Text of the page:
Bayonne mayor urges voters to approve minimum wage hike, but not all agree

By. Joseph R. Vena

Mayor Mark Smith may have shown no hesitation in urging Bayonne voters to vote to raise the state’s minimum wage this November, but opinions are divided among city business owners.

At last Thursday’s regular meeting, the Bayonne City Council approved a resolution asking residents to vote yes on Question 2 of the state’s general election ballot on Nov. 5. The measure would raise the minimum wage from $7.25 to $8.25 an hour beginning Jan. 1.

“Paying a living wage should be the cornerstone of our economic recovery plan,” Smith said. “Helping people make a decent living and provide for their families strengthens our communities and actually helps business by fostering increased economic activity.”

Community labor leader and Bayonne’s Third Ward Council Member Ray Greaves said the resolution would be a win-win for the city, providing some relief to families struggling to make ends meet and encouraging greater consumer spending.

Tony Stoebling, owner and chef of Buon Appetito at 906 Broadway, said he supports the hike and described paying someone the current minimum wage for hard work as an “insult,” noting that it is very difficult to live off such a small income. He added that paying a low wage often reduces employees’ reliability and quality of work.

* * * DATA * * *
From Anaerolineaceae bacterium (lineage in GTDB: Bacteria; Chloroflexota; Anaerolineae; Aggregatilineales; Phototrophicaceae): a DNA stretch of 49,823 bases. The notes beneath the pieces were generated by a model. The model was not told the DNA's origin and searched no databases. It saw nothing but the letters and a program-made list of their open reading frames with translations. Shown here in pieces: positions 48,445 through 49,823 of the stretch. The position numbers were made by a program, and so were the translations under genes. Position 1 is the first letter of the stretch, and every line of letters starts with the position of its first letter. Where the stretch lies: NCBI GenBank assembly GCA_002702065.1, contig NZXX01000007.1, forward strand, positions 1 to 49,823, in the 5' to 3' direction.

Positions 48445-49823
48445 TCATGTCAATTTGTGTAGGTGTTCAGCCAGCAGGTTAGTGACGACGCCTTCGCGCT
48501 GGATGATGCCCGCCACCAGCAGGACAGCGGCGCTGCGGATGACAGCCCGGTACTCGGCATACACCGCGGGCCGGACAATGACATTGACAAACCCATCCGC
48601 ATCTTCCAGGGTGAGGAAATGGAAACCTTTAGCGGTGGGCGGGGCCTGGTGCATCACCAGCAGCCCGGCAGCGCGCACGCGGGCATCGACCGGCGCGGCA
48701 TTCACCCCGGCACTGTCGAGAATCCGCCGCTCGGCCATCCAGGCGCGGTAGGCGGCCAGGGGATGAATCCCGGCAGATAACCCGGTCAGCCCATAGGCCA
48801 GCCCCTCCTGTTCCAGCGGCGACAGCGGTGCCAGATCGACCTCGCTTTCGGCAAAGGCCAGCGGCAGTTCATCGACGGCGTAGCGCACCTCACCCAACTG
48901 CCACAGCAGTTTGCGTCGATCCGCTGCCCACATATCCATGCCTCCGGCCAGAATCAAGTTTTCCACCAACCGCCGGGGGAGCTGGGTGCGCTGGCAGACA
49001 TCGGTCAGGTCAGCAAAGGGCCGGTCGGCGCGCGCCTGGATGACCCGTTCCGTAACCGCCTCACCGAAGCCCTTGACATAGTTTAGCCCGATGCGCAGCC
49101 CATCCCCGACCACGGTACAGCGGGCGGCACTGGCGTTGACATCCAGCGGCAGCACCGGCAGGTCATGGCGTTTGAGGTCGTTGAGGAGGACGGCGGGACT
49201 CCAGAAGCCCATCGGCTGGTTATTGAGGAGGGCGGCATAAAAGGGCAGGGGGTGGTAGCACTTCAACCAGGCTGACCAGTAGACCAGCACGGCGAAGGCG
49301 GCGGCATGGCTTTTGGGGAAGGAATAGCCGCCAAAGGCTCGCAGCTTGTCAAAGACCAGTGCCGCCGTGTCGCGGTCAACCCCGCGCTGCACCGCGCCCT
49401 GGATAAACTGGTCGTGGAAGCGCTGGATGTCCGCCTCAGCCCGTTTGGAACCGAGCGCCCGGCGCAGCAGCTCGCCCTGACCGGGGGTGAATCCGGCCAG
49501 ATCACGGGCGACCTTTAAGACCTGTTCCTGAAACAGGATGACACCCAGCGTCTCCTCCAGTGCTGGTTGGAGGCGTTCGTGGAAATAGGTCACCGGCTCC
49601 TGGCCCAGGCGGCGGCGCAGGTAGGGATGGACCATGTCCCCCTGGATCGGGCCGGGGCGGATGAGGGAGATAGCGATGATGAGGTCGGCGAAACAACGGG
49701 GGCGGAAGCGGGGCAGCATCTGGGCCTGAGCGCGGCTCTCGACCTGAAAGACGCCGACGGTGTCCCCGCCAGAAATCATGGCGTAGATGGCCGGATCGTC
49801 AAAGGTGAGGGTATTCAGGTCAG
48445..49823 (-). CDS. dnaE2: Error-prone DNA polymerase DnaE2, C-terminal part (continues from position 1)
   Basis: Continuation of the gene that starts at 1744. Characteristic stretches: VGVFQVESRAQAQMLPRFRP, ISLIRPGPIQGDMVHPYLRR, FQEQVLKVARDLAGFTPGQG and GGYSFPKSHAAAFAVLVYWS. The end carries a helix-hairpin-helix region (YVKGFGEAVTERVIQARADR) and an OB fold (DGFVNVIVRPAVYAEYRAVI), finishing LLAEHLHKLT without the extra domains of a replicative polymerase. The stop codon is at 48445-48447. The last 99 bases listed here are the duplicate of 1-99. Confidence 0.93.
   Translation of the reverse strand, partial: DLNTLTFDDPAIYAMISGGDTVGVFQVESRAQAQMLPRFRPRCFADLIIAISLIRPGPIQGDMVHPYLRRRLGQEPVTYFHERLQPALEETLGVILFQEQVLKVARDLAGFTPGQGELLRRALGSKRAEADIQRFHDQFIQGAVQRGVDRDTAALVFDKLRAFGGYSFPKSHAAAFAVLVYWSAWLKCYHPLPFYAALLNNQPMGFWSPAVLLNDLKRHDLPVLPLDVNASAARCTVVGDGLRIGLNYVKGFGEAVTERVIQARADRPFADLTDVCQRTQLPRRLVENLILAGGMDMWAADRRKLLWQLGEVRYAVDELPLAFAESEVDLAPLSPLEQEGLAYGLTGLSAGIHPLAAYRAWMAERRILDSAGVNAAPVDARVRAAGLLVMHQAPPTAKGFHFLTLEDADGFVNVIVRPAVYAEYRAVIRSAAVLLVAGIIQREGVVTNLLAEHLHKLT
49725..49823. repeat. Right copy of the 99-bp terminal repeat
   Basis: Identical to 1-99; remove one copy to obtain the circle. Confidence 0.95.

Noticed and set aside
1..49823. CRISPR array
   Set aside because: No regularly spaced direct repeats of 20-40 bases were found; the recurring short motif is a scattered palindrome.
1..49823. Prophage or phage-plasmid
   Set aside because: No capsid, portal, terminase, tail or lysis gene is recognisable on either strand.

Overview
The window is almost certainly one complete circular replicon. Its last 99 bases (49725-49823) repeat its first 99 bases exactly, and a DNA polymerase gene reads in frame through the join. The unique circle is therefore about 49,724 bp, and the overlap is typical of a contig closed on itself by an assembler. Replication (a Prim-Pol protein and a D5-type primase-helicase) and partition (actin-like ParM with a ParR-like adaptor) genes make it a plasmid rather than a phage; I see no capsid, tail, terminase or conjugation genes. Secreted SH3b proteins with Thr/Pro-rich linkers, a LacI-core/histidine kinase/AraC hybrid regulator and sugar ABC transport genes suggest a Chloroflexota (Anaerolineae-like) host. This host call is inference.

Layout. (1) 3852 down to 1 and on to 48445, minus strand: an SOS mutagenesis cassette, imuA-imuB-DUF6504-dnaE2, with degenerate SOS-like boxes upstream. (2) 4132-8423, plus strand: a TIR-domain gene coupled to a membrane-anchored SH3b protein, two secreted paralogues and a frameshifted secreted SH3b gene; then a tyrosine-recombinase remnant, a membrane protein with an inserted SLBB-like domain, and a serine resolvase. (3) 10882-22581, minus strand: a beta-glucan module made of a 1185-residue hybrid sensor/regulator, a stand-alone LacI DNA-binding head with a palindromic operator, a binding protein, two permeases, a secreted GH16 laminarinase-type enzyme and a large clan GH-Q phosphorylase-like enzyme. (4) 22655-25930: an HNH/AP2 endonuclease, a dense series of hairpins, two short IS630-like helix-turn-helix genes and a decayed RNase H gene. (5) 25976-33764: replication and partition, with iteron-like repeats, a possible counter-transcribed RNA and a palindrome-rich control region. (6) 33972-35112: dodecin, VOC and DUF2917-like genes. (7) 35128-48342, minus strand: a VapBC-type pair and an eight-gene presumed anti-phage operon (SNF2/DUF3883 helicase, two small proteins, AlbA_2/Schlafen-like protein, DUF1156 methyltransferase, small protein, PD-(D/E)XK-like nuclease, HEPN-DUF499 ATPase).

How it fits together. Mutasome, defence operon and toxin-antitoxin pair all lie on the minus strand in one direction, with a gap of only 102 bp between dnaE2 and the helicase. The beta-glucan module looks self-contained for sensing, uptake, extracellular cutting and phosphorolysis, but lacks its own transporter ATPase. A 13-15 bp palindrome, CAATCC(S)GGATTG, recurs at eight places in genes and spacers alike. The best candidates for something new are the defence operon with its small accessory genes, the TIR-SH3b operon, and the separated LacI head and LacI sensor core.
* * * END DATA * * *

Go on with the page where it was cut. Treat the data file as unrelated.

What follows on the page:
“If you pay someone minimum wage you get minimum wage help,” he said. “In my business, that’s no good.”

Jeff Gural, real estate mogul and owner of Winners Bayonne, agreed, saying it’s “ridiculous” to expect someone to work a full 40-hour week to bring home only around $200 after taxes.

But Francis Scklarski, owner of Amici’s Fine Dining at 184 Broadway, says that if the resolution passes, his business and others in Bayonne will suffer from having less money for payroll, effectively shrinking the work force through layoffs and a reduced likelihood for new hires.

“By raising the minimum wage, you’re kind of strangling the smaller business owners that need that labor force,” he said. “When you cut the funding of small business, there’s less for payroll.”

Bernie Golomb, Bayonne Town Center executive director and owner of Aaron’s Gold at 520 Broadway, said the hike would force entrepreneurs to spend more money paying and training entry-level workers. “People passing these laws have no clue about business. Not the slightest,” he added.
Original article

Do you like this post?